As you know, the Independent was the first UK “national” publication to adopt the compact format, setting off the current wave of compact editions – so, it was very interesting to hear from newspaper publishers that had gone compact even earlier, and to see their results over a longer period of time.
newspaper techniques: Advertisers are still looking for more “reactive” tools to measure efficiency of the newspaper (along the lines of TV ratings) and capacity to target a variety of audiences. Do you know of interesting ideas that newspapers are perhaps testing?
Gavin O’Reilly: There is no doubt that advertisers are asking for better research on newspaper advertising effectiveness, and so they should. Happily, newspapers are making real positive strides in this area. But that said, we've got to be even better in formulating, disseminating and articulating the results of this research – because the competitive advantage of newspapers is becoming even more compelling – and it’s up to us to communicate this to an often-skeptical marketplace.
In that, I think it is important to understand that so many of the common perceptions of newspapers within the advertising and media-buying industry are too often based on dated myths and prejudices, and not on reality. So it is critical for publishers, and for research initiatives like the WAN newspaper advertising effectiveness project, to focus on research (and then communicate it better) that counters the myths with real, hard facts.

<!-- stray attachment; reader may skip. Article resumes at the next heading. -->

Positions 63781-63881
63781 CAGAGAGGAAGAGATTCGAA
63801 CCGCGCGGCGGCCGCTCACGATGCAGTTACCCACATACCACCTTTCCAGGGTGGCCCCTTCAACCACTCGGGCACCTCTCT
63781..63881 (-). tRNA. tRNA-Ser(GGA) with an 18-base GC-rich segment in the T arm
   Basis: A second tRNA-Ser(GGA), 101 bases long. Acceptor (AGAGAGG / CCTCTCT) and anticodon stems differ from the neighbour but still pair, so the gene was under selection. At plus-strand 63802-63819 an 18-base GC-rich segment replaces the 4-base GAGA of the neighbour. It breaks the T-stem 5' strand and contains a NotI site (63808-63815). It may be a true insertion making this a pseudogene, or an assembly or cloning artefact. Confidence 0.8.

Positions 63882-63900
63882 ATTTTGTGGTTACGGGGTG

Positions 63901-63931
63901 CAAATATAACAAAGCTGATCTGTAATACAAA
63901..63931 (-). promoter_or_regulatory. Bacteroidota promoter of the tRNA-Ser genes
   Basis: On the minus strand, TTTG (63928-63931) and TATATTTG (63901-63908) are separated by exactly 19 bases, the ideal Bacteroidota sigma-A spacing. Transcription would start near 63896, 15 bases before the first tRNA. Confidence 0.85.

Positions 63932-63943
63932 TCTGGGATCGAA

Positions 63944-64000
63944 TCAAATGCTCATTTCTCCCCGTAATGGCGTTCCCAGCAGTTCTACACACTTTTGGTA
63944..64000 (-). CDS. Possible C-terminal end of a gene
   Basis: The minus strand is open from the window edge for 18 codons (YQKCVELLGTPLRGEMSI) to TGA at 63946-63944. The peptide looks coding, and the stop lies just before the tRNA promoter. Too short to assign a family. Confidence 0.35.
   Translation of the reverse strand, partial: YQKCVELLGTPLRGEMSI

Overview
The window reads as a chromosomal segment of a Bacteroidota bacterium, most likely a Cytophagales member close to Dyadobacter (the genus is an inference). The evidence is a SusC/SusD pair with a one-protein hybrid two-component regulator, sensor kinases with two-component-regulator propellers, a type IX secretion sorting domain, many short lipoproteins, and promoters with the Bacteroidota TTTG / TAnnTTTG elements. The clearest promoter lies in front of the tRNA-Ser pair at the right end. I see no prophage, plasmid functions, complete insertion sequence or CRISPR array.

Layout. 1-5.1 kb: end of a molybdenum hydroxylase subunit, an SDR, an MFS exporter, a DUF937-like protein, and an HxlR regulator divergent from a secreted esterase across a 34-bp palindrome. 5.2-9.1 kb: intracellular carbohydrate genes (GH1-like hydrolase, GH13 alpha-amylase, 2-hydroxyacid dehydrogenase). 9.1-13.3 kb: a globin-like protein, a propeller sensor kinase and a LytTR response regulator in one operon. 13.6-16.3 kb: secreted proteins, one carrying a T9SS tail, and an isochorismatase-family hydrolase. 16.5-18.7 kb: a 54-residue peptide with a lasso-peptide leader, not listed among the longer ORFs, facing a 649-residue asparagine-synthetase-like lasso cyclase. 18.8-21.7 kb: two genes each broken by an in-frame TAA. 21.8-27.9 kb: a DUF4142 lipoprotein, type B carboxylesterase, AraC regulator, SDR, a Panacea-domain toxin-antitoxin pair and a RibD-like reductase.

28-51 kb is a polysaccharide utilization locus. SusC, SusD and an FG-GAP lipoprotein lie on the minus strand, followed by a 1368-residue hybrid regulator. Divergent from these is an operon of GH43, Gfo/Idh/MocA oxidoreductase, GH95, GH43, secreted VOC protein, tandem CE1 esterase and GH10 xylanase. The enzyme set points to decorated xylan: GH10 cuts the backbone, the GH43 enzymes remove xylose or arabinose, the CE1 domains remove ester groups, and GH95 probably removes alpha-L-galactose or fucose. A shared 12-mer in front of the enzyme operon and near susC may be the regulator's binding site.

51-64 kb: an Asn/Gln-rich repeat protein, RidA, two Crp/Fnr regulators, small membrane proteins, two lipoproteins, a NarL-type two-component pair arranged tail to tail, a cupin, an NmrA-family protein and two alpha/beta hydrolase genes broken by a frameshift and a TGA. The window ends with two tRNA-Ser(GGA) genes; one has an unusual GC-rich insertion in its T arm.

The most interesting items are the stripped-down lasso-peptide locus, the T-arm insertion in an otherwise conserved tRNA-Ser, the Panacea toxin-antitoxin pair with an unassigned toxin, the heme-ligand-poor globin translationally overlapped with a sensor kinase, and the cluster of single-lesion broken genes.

For example, recent effectiveness studies show that when newspapers are added to TV-only advertising schedules, both brand awareness and – more importantly – the propensity of consumers to buy a product increases dramatically.
Newspapers also target and deliver wealthier and brand-loyal consumers. As prosperity increases, so does consumption of newspapers. The opposite is true of television. And there is wealth of research showing that newspapers generate fantastic responses for their advertisers, hence the preponderance of classified and retail in newspapers (which demand immediate and measurable response). And there are so many other examples.
So, I think the important thing is for newspapers to better use all of this research to leverage their clear market advantages, particularly at a time when broadcast media is fragmenting to the degree it is, making it harder for them to reach a mass audience. And let’s be clear: fragmentation is the curse of the broadcasters, and presents newspapers with a wonderful opportunity to reclaim lost-share and build a more robust research base. In that, I’d direct you to last week’s (June 6th 2005) Newsweek magazine – which devoted nearly 40 pages to the real issues that broadcasters are facing, “The Future of TV”. The conclusion one can draw from these series of articles is a simple one: newspapers are the mass-market medium of the future (not the past).
Page first published: 03.08.2005